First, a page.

Origin of levantprobably ; from Spanish levantar, to start suddenly (as game), literally , to rise, ultimately ; from Classical Latin levare, to raise: see lever
Origin of LevantFrench levant ; from Italian levante (; from Classical Latin levans, rising, raising, present participle of levare, to raise: see lever): applied to the East, from the “rising” of the sun
intransitive verble·vant·ed, le·vant·ing, le·vants Chiefly British
Origin of levantProbably after the Levant1, used as an example of a faraway place to which a person might abscond (perhaps with a pun on leave1).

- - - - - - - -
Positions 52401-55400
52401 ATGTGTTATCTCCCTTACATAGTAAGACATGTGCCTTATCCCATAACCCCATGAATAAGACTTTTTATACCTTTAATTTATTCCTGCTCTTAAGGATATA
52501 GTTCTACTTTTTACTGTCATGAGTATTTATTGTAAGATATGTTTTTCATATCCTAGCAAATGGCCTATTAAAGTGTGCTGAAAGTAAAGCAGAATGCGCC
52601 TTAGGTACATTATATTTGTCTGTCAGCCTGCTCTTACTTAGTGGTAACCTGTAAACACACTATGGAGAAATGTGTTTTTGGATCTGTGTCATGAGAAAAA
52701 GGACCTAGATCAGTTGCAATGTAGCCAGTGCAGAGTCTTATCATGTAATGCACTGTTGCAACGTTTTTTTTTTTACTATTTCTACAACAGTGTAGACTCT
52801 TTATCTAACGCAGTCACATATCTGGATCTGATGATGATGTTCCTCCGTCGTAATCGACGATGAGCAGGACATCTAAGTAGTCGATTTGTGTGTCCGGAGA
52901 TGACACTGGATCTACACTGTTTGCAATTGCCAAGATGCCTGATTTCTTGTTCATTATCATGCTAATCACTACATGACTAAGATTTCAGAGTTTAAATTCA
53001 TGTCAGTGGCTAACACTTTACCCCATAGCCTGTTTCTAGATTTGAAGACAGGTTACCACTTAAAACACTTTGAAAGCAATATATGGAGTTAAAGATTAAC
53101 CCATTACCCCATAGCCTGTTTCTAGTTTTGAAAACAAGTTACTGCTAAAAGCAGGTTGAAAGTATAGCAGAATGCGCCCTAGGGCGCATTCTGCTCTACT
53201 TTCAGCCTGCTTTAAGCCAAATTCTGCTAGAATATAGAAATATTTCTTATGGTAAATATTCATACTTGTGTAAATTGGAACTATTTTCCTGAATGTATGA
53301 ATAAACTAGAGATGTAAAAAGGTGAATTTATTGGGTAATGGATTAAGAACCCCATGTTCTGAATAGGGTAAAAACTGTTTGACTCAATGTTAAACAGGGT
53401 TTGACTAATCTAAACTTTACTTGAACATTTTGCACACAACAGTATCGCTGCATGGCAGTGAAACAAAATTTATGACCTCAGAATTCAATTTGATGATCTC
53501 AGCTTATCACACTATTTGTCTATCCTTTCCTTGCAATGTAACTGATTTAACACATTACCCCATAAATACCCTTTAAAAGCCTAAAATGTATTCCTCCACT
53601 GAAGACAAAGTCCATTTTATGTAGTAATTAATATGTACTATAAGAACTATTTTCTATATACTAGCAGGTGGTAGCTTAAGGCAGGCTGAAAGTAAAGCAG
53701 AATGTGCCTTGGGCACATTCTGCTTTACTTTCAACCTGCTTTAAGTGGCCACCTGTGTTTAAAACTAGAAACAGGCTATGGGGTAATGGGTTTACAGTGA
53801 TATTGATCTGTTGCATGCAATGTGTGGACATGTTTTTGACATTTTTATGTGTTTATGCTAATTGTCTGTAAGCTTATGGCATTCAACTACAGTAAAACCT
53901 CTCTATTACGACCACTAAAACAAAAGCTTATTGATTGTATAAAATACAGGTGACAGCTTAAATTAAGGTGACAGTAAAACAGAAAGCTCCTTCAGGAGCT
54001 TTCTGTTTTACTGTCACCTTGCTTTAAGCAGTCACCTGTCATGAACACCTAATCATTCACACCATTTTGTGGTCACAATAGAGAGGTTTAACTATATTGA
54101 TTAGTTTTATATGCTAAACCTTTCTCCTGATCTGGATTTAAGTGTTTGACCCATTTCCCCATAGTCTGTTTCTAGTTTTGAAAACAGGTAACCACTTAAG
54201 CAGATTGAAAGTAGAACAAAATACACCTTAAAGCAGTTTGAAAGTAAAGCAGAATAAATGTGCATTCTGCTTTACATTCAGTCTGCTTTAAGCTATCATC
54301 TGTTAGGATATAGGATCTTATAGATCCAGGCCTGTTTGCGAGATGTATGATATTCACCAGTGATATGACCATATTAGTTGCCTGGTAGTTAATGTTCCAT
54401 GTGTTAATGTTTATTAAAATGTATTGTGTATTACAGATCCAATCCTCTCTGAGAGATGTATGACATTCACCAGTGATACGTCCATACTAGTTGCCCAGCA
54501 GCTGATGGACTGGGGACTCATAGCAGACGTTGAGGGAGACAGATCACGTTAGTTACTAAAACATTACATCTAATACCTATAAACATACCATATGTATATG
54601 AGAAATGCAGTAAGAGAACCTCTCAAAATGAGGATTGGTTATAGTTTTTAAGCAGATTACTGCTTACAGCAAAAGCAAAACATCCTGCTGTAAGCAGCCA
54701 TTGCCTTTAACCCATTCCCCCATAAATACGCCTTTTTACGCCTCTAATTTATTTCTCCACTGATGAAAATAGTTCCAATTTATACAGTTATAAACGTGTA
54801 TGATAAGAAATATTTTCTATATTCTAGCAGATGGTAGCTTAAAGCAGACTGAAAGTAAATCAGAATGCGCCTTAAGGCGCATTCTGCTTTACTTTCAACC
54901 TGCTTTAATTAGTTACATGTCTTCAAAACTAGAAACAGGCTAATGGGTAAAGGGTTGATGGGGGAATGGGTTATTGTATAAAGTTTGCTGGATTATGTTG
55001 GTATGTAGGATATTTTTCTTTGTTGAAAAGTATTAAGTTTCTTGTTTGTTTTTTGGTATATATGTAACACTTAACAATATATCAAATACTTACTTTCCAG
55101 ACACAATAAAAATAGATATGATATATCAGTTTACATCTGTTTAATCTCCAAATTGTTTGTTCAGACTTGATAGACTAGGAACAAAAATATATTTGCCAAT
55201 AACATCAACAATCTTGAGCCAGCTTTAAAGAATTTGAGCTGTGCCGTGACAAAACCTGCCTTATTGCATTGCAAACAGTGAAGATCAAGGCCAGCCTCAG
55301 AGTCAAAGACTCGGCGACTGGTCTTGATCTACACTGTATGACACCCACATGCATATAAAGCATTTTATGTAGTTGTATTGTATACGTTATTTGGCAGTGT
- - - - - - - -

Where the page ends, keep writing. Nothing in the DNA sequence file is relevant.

Origin of LevantAfter the Levant1.
(third-person singular simple present levants, present participle levanting, simple past and past participle levanted)
- To abscond or run away, especially to avoid paying money or debts.
Transferral use of Levant, from French levant. Compare French faire voile en Levant (“be stolen away").
From French levant.
- The countries bordering the eastern Mediterranean Sea variously:
- a. Syria, Lebanon, Israel, Jordan, Palestine
- b. Turkey, Cyprus, (Syria, Lebanon, Israel, Jordan, Palestine), Egypt.
- c. Greece, (Turkey, Cyprus, Syria, Lebanon, Israel, Jordan, Palestine, Egypt).
- An easterly wind, generally in the western Mediterranean Sea